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publicado em 16/07/2011 às 15h00:00
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Microstructure of bacteria is tested as a vaccine against pneumonic plague

A subunit found in the actual organism causing the disease may stimulate the immune system response

 
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Foto: trudeauinstitute.org
Drs. George Coukos, lider da pesquisa, Bruce Levine e a enfermeira Linda Smith
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Drs. George Coukos, lider da pesquisa, Bruce Levine e a enfermeira Linda Smith

Researchers at the lab Smiley, connected to the Trudeau Institute, USA, have identified a component of the bacterium that causes plague that can be used as a vaccine. This "subunit" could be used to create a safe way of stimulating T lymphocytes vaccine against pneumonic plague. "To date, there has been little progress in developing safe and effective vaccines against the plague or biological weapons against similar. Our data identify a single component of the bacterium that causes plague and is noticed by T lymphocytes This could be a discovery- key as we seek to develop a vaccine against the plague, "says Stephen Smiley.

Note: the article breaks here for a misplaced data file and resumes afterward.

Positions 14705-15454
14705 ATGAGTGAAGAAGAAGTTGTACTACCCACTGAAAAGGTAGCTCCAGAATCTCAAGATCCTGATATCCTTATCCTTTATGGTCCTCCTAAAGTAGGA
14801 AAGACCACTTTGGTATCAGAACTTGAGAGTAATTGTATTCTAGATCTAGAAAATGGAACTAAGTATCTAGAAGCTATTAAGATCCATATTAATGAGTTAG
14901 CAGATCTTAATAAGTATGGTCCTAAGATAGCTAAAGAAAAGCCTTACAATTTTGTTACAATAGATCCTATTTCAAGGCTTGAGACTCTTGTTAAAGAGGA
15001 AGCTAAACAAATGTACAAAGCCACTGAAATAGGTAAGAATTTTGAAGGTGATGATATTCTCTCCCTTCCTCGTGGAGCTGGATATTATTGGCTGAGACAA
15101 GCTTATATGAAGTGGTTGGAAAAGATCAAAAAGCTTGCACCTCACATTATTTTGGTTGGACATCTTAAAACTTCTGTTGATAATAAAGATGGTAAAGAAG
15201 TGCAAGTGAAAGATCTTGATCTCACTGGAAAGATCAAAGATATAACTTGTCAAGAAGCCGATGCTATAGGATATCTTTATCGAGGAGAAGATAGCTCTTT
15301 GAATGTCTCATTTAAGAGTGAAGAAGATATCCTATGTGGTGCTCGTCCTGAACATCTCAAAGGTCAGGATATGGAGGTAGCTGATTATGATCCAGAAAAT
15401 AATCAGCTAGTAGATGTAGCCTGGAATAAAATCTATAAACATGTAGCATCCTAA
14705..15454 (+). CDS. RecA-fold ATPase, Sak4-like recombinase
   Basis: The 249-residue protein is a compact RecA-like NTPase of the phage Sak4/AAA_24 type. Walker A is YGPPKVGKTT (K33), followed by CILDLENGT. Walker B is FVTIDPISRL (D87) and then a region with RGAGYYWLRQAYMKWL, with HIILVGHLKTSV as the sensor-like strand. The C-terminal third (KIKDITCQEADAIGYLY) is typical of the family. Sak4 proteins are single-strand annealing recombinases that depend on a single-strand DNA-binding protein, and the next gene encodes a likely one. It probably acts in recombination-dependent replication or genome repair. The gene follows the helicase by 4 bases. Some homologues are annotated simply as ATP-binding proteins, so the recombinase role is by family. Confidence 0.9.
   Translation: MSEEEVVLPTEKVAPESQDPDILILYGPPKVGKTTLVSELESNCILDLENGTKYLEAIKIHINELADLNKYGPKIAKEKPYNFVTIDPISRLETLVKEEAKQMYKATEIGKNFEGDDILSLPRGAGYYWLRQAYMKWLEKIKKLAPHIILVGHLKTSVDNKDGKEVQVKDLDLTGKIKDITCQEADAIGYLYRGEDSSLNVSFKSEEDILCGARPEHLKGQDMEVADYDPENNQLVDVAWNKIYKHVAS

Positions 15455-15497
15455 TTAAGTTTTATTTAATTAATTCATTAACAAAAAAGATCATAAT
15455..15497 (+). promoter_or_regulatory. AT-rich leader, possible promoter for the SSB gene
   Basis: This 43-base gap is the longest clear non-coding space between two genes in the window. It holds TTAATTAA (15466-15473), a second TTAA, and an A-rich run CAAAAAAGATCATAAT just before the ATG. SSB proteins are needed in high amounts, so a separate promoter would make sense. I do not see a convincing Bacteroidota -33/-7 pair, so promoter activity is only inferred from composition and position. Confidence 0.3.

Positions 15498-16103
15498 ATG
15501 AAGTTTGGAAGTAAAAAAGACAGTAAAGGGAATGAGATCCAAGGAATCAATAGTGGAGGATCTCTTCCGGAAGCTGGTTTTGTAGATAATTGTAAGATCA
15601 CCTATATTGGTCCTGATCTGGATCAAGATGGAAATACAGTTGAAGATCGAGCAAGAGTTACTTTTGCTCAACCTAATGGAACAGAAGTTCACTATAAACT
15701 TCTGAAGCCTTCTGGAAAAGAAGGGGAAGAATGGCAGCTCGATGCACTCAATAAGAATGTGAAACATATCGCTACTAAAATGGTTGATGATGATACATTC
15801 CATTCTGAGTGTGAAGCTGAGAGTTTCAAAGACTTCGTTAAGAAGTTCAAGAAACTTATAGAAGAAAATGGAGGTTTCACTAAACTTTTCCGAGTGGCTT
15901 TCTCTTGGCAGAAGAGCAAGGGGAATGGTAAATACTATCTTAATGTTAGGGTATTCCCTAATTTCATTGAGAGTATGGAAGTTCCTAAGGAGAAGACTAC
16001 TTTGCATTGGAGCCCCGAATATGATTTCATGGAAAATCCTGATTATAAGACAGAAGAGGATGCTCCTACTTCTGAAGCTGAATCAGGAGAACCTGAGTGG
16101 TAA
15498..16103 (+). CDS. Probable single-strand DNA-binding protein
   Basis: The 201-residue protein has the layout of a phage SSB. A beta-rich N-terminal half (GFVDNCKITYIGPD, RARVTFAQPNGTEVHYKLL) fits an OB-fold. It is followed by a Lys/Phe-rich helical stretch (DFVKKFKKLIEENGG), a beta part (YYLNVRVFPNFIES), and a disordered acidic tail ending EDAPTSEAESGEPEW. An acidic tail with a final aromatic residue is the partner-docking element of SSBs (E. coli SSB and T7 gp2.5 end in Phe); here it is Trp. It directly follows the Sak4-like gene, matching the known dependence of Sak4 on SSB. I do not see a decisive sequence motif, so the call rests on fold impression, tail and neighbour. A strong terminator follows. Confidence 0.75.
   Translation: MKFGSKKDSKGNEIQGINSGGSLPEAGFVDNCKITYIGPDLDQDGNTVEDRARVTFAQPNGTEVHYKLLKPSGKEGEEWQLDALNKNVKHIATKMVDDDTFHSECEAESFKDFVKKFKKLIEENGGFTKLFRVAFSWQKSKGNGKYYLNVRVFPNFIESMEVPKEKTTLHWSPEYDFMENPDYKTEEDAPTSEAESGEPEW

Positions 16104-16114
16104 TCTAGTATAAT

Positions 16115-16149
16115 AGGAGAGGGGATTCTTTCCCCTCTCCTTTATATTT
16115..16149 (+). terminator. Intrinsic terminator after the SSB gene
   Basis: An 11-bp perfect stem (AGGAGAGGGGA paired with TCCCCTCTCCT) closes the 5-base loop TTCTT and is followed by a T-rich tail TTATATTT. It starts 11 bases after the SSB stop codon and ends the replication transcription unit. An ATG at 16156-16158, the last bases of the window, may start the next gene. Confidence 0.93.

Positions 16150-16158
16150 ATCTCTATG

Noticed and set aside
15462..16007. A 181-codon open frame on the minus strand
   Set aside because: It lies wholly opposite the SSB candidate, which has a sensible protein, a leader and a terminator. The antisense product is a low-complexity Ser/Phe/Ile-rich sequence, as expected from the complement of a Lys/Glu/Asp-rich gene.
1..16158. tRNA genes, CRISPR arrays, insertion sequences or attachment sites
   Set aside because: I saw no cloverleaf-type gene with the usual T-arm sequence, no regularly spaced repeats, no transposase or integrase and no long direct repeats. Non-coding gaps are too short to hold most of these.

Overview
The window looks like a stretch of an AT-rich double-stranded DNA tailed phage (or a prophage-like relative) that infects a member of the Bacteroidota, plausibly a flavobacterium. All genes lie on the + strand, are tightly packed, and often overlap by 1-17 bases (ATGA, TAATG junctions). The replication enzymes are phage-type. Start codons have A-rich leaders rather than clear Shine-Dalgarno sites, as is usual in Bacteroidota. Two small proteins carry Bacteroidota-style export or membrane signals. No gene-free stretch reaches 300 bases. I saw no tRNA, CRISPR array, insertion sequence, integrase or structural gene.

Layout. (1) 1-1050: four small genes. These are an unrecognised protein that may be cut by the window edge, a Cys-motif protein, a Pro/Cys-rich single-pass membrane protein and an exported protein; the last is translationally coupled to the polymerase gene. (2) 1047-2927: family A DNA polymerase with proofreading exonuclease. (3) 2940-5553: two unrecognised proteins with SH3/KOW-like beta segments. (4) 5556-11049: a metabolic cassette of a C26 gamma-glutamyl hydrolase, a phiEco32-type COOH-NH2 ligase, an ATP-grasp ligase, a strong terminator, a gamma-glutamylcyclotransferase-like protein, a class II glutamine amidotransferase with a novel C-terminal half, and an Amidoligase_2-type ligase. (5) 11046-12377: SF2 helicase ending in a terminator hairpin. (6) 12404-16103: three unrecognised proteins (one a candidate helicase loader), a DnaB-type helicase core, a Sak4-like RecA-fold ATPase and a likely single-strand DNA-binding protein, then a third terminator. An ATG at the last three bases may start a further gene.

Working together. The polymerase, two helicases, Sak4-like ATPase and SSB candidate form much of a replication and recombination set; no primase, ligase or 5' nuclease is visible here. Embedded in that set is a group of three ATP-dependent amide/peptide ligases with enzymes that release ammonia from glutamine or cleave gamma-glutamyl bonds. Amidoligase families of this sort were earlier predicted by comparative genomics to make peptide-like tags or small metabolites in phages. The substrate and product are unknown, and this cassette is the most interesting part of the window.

The laboratory provides that this subunit may be added to other study because of the ability to induce antibody responses. Together, these multiple subunits could lead to safety and antibody responses of T lymphocytes, best fighting the plague.

According to Smiley, there is a pneumonic plague vaccine licensed in the United States. Along with Jr-Shiuan Lin, he works to develop an immunization can protect members of the armed forces and people in general a plague bomb. The disease is caused by Yersinia pestis, possibly the most lethal bacteria known to man. The infection of the lung, known as pneumonic plague, is extremely lethal and usually leads to death within a week.

For Smiley, it can be a major breakthrough in the battle to develop a vaccine against the plague and possible terrorist attacks. Many of the concerns related to high-priority bioterror are caused by bacteria that cause acute infection of the lung, such as tularemia, anthrax and plague.

Most potential vaccines against plague study aims to stimulate B cells to produce antibodies. However, animal tests suggest that antibodies may not be sufficient to protect humans from the pneumonic plague. Smiley The laboratory has shown that T cells can also fight the disease. The laboratory has already shown that immunization with the vaccine stimulates the production of T lymphocytes that provide partial protection. This vaccine consisted of a live version, but weakened form of bacteria that causes plague.

Live vaccines are generally effective but can be difficult to obtain a license, they have the potential to grow in immunocompromised recipients and inadvertently cause the disease.

In addition, Smiley believes that these studies help to fight other types of pneumonia. "Bacterial pneumonia is a common cause of death in hospitals and, like the plague, many of these pneumonias are caused by bacteria, to be addressed, may require both antibody and T cells," says the researcher.

Source: Isaude.net
   Palavras-chave:   Pneumonic plague    Pneumonia    Bio-terror    T lymphocytes    Biological weapons   
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